Back in late 2016, I wrote about the concept of rooftop dining in downtown Nashua, and people seemed excited about the idea of sipping a cocktail or two in the open air, high above the Gate City surrounded by a sparkling view of our little skyline.
The concept is so big-city cool, but is it too urban-grand for our small city?
I asked around, and it seems like many Nashuans are onboard with rooftop socializing, including city officials like Paul Shea, executive director of Nashua’s Great American Downtown.
“Generally, we have a good number of locations downtown that might lend well to that amenity,” Shea said. “I would like to see more outdoor dining options downtown in the years ahead, but would absolutely love to see rooftop dining come about as we head toward 2020.”
The calendar says 2019 is not far off, so could something be in the works?
After all, it wouldn’t have to be located on just Main Street. You mean to tell me that for all the new establishments that seem to pop up along Daniel Webster Highway in the south end, none of these business owners have dreamed about proposing rooftop dining?
I am certainly not the most brilliant thinker, but I am intelligent enough to know that rooftop dining can be featured in new architectural designs. Some savvy developer out there has the money to do it, and locating a rooftop restaurant not far from the Massachusetts border could be a win for the local economy.
Another picturesque area for rooftop socializing lies west in the old Millyard, often described as “the cradle of Nashua’s historic industrial economy.” The potential of this district is rich, and the new Broad Street Parkway has only boosted its charming setting along the Nashua River and the Millyard’s striking 19th-century architecture.
The district has invested in technology workspaces for startups, artists’ studios, commercial businesses and the like. But why not create rooftop dining there?
Granted, older structures weren’t built to support the idea of rooftop venues. Brian McCarthy, president of the Board of Aldermen, explained that to me in 2016, saying that most buildings were designed to place only heating, ventilation and air conditioning systems on the roof because of the cheaper cost and the annoying noises they make.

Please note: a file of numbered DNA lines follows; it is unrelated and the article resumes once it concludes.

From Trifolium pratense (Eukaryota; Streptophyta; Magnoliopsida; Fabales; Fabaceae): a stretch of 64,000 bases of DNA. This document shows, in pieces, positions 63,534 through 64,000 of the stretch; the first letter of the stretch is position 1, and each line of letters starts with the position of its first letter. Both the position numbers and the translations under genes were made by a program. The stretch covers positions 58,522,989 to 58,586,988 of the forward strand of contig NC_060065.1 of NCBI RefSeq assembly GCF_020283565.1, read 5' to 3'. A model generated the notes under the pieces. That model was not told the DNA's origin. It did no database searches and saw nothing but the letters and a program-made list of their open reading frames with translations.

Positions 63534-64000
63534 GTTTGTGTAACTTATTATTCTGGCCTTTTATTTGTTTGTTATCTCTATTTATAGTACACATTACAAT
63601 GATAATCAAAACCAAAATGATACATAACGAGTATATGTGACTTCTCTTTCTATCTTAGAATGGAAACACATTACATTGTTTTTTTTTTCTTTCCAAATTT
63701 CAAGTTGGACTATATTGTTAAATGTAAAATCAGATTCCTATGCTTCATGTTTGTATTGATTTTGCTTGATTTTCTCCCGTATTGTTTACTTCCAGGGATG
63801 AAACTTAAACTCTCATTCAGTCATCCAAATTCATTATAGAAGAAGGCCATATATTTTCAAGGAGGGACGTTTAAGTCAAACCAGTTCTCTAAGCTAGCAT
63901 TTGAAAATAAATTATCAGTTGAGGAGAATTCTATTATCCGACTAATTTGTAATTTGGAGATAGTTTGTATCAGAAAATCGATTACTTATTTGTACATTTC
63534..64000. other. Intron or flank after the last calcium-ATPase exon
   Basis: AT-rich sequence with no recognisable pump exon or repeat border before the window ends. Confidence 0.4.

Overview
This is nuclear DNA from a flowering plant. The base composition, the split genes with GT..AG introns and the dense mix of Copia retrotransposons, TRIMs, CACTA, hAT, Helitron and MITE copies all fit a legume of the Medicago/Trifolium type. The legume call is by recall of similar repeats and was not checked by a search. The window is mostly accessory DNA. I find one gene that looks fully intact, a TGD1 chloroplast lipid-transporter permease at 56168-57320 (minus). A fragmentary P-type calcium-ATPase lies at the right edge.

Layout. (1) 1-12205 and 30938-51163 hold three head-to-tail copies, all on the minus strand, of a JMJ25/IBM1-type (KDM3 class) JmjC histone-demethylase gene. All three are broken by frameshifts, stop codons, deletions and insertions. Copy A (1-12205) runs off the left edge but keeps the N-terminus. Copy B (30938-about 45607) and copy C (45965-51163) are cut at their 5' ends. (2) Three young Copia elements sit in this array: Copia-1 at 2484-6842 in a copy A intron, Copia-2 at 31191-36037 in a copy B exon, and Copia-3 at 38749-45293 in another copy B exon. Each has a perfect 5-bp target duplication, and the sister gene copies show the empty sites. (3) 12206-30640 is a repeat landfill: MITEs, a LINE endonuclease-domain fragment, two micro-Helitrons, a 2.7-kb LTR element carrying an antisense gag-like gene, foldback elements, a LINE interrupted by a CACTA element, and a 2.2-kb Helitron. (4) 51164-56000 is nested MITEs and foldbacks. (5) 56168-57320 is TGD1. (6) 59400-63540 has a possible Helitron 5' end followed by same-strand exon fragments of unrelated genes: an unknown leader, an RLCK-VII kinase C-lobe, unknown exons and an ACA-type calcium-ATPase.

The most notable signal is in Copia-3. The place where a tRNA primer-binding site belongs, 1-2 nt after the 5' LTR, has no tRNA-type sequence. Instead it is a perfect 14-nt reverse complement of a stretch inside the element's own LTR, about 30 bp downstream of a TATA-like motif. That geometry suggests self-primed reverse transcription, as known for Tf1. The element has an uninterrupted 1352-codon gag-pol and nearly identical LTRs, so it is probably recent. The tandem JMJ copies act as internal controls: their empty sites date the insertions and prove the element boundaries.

Still, rooftop dining can be enjoyed if you don’t mind an imperfect view, McCarthy said, pointing to Bar Louie at Patriot Place in Foxborough, Mass. The spot features a rooftop dining area where “the view from the roof is generally of other buildings’ mechanical systems.”
That’s all right, Mr. McCarthy. That glass of wine or bottle of beer would still taste delicious at a higher elevation despite some minor aesthetic interference. And he happens to be onboard.
I have another big-city idea.
Some of you have probably ridden the Roosevelt Island Tramway in New York City located Midtown at 59th Street and Second Avenue. The 250-foot high tramway sits above the East River and connects Roosevelt Island to the Upper East Side of Manhattan. It’s the most scenic, 4-minute, aerial urban trip I’ve ever taken.
It would be incredible if our city could one day build an aerial tram in the Millyard near the old smokestack. It would provide a stunning view of the city along the river, enhance our iconic Millyard history and draw more tourists to Nashua.
I’m just not sure where the drop-off would be.
Ms. Stylianos is a Nashua native. Her column is published weekly. She can be reached at email@example.com.